Heat from the underground

I attended several different discussions focused around extracting heat from old mines using geothermal properties of the land beneath our feet. D2 Grids is a Consortium of different businesses and association including Clyde Gateway Developments who are implementing 5 demonstrators in Paris-Saclay (FR), Bochum (GE), Brunssum (NL), Glasgow and Nottingham (UK). D2Grids will also prepare similar developments in Parkstad Limburg, North-East France, Flanders, the Ruhr region, Scotland and the East Midlands.

Scottish Enterprise’s seminar focused on the research undertaken by, University of Strathclyde, presented by Professor Zoe Shipton, Zoe gave a great insight into how the technology works, the pros and cons surrounding the use of this natural resource and the importance of connecting this to a heat network. Earlier in the day’s presentations David Townsend, from Town Rock Energy Ltd also gave an insightful presentation on geothermal technology and what his business is doing to support projects around the UK. He focused on the Hotscot project which aims to deliver an equivalent economic growth of £303 million. His shared learnt experiences good and bad and his passion to minimise the energy industry’s negative impact on the environment supporting affordable, sustainable and safe methods of non-fossil low carbon energy generation to help mitigate climate change.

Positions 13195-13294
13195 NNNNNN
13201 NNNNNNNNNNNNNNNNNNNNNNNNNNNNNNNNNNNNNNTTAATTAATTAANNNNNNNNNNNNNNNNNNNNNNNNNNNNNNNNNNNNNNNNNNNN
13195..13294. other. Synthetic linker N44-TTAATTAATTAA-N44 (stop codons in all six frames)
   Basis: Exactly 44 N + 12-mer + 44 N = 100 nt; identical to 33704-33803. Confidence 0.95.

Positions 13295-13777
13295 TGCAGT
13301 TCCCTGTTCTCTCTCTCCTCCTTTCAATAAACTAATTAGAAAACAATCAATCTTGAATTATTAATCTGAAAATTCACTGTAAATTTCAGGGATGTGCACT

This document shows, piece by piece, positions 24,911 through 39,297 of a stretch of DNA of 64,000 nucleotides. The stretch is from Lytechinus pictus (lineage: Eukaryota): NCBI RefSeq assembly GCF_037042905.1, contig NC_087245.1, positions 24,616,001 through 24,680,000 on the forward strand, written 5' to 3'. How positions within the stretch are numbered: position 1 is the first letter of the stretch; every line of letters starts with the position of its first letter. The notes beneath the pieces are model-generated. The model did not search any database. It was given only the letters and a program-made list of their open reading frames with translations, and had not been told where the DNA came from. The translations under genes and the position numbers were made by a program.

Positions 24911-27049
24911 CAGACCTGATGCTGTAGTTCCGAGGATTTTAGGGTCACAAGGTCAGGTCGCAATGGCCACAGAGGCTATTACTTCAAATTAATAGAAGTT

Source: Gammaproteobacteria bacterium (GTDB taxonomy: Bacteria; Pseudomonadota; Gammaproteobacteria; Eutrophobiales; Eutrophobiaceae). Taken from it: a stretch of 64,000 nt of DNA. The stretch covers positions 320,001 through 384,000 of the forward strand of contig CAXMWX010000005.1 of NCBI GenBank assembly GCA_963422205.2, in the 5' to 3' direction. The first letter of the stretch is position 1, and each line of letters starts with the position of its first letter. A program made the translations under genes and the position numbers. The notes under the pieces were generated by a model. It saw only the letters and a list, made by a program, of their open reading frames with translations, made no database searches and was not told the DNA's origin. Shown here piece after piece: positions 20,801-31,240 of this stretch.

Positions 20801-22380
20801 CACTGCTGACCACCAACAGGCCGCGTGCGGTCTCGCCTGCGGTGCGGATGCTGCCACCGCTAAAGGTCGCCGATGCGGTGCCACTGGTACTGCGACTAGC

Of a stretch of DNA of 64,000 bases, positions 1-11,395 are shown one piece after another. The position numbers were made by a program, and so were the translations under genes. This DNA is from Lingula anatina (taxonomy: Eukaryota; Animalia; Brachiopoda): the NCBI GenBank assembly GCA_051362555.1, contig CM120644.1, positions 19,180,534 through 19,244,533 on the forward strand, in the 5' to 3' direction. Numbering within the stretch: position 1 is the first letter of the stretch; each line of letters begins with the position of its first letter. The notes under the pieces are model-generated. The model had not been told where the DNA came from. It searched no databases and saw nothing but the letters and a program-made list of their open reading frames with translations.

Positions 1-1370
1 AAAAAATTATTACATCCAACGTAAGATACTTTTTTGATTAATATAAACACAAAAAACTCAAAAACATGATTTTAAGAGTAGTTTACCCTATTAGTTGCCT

Shouldn’t everyone take part?

This is what I feel COP26 did well, it wasn’t just a focus on the energy sector but on all our key sectors of industry and finance. For climate action to take place every single human being, business, enterprise and industry must all be singing the same song. This is an enormous challenge but there are actions we can take to help.

Discussions around the Finance sectors, from a global scale where UK Government has pledged to contribute over £11.6 billion to help bring poorer countries forward with their climate actions by 2026, to the solutions available for the average homeowner by way of a Green Mortgage. We still need a great deal of work on investment strategies to help finance projects, to develop, research and implement green technologies and to help all homeowners and building operators move from fossil fuels to green energy systems, but it is evident we are taking steps in the right direction.